Kingdom of gods

Kingdom of gods

The 25 mosaic-tile-textured birds sit on the compound wall made of used tar drums, looking down indulgently upon the visitors entering the Rock Garden.

We entered unsuspectingly with bowed heads through the low doorway, and for the next couple of hours were lost in the maze of pathways experiencing with delight a magical kingdom and its inhabitants. This is Chandigarh’s world-famous Rock Garden, a ‘Devtaon Ki Nagri’ (kingdom of gods), as its unassuming creator, Nek Chand Saini fondly calls it.

Set amidst lush green trees and waterfalls, this 40-acre Rock Garden is located in Sector 1 of North Chandigarh, attracting nearly 5,000 visitors everyday.

Chandigarh is popular as a planned city, but this garden with its deceptively unplanned confusion of rocks, mazes, waterfalls, plazas and pavilions, is peopled by creatures and beings from out of this world — made exclusively from discarded waste material.

Low doorways are an intentional aspect of this garden, to force the visitors to show humility to the gods and goddesses of this kingdom.

Work in phases

The first phase of the garden is the artist’s ‘Ode to Nature’. Nek Chand has painstakingly collected and put up a display of a unique collection of drift stones on either sides of the twisting pathways. He had collected these from river beds, mountains and jungles.

We marvelled at the stones that appeared different to each beholder. I guess nature lets you see with your ‘inner eye’.

We paused near the small mud hut where Nek Chand first began working on creating this kingdom of gods. For a first time uninformed visitor, it is a constant source of pleasure to be surprised at every turn.

You walk narrow passages and emerge into wide open clearings; you climb steps and walk down to streams and bridges; into brilliant sunshine and then into cool shade.

Overhead, the tall trees of the jungle and the birds seem to eye the visitors warily, lest the land nestled in their midst be harmed. Huge waterfalls, smaller waterfalls and streams owe their existence to the ingenuity of Nek Chand. He cleverly designed them to work all through the year, employing rain water harvesting and recycling.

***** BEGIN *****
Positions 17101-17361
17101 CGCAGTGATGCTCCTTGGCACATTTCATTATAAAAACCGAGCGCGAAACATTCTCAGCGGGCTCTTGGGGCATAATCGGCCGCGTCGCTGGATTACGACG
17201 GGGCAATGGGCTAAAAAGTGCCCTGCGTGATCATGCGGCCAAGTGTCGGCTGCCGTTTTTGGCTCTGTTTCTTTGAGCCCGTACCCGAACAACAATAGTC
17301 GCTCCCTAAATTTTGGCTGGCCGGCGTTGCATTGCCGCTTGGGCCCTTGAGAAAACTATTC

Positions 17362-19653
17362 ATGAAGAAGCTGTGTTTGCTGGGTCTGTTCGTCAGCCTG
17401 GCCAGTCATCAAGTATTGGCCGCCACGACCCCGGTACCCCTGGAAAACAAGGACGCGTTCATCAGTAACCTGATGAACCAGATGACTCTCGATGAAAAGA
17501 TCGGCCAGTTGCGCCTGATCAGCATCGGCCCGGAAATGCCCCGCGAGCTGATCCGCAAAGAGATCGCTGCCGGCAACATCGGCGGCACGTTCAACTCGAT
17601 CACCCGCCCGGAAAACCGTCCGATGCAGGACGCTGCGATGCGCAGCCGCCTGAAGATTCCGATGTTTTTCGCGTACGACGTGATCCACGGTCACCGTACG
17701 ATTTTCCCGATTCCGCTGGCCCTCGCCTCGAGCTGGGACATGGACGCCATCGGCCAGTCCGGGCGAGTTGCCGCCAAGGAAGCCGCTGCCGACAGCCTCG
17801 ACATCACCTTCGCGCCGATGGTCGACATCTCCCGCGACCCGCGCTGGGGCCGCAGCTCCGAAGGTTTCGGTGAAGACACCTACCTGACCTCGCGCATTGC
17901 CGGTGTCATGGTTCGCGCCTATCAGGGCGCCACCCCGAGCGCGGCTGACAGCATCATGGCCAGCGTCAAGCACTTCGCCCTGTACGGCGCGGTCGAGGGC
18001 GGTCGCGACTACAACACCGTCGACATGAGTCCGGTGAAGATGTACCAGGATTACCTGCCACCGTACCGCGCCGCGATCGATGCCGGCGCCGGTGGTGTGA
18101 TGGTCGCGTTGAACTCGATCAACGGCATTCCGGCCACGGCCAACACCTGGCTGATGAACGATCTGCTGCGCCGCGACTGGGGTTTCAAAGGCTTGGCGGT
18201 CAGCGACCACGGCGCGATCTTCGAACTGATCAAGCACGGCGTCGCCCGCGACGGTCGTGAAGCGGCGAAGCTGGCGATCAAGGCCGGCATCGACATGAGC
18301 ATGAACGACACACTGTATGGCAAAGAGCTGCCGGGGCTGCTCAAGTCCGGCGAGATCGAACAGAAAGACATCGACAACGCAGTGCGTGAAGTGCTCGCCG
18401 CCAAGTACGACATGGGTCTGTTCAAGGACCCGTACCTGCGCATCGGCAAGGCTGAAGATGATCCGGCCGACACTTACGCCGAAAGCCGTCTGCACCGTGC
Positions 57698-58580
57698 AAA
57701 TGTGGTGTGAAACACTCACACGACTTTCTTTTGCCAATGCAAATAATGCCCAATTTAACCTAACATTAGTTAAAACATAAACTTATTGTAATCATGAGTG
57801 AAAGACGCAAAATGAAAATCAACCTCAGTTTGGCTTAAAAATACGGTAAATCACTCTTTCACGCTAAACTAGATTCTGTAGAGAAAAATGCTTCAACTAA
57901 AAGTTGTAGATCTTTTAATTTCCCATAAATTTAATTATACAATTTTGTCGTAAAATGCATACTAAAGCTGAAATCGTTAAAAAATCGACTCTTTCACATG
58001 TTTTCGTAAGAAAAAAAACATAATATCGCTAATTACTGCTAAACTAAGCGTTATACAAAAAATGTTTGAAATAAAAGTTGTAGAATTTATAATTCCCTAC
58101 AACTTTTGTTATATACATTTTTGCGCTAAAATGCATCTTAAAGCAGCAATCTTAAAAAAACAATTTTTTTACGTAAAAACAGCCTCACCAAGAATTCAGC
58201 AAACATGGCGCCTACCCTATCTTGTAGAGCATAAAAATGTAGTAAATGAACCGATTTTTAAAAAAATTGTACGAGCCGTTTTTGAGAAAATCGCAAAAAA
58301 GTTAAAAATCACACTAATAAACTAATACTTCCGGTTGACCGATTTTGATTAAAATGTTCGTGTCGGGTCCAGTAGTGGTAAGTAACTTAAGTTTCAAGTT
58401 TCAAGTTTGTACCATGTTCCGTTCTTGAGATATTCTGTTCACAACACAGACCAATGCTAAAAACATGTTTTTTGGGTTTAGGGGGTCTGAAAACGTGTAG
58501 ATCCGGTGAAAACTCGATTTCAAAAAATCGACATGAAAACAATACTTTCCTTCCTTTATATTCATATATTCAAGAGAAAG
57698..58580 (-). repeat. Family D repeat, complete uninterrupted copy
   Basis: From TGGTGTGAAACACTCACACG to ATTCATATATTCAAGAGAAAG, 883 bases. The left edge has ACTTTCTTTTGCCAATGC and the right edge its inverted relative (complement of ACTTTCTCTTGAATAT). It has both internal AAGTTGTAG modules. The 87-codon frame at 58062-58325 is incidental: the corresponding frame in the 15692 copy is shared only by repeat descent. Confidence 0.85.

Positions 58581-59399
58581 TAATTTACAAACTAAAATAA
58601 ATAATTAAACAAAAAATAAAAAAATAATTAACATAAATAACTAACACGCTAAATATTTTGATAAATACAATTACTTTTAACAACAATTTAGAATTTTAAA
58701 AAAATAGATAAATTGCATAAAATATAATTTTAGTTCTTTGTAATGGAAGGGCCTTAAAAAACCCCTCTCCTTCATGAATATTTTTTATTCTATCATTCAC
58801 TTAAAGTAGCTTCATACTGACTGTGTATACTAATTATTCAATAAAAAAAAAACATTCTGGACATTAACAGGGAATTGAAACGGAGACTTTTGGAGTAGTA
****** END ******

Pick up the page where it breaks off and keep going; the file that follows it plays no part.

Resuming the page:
The second phase has sculpted human and animal figures — gods and goddesses of this imaginary kingdom. Soldiers, village belles carrying pots, school children, dancers — all from Nek Chand’s memories of his native village.

We were propelled through a dynamically changing world fashioned out of discarded tube lights, rusting tar drums, broken tiles, ceramic switches, cups, saucers and other chinaware, sanitary ware, unused building material, street lights, burnt bricks, small earthen pots, broken glass bangles, wires, cement sacks and even hair from barber shops.

Most visitors are drawn to the arresting assembly of people clothed in broken glass bangles. This is immortalised in the commemorative postage stamp issued in 1983 by the Indian Postal Department.

Shimmering in the morning sunshine are colourful birds with plumage made from broken bangles. Sad faced monkeys, tigers, elephants all stand rooted in their places as if interrupted at some magical moment. School children in drill positions, soldiers ready for war and village folk at their chores all stunned to silence and frozen in time.

Remarkable creation

The third phase is an ‘Ode to Celebration’. Life-sized horses ready to gallop wait on huge arches, shining in all their white tiled glory. Many family size swings wait to let one slip seamlessly back into childhood.

There is a huge amphitheatre, an aquarium, exhibition gallery and a row of big ‘laughing mirrors’. We watched American and British volunteers for the Nek Chand Foundation patiently gluing pieces of colourful mosaic tiles on the pillars.

It is remarkable how a simple road inspector with no formal training in design or architecture could fashion a kingdom from discarded waste. Nek Chand was born in 1924 in Berian-Kalan, now in Pakistan, and moved to India with his family during the Partition in 1947.

In 1951, he was employed as a road inspector with the Public Works Department in Chandigarh. In his spare time, Chand began cycling to river beds, mountains and jungles collecting materials that looked interesting to him.

He also collected scrap from demolition sites around the city. He worked with his own vision of the divine kingdom, choosing a gorge in a forest near Sukhna Lake for his work. So, clearing a little space in the jungle, he began indulging in his dream. But Nek Chand was able to hide it from prying eyes for 18 years, before it was discovered by the authorities.

It had grown into a 12-acre complex of interlinked courtyards, each filled with hundreds of pottery-covered concrete sculptures of dancers, musicians and animals. He was like a child playing with his toys and never dreamed of fame or publicity.

Emerging outside the garden to the city’s planned beauty and orderliness with bowed heads, we were still under the spell of the world behind the tar drums.

If a mischievous God breathed life into them that moment, I could imagine the clamour of voices from inside the garden deploring the ’real’ people who waste, burn and destroy mindlessly, unlike the artist who transformed waste to create them.

As the famous quote of John C Sawhill of the world’s largest private conservation group, The Nature Conservancy, goes, “A society is defined not only by what it creates, but by what it refuses to destroy”.

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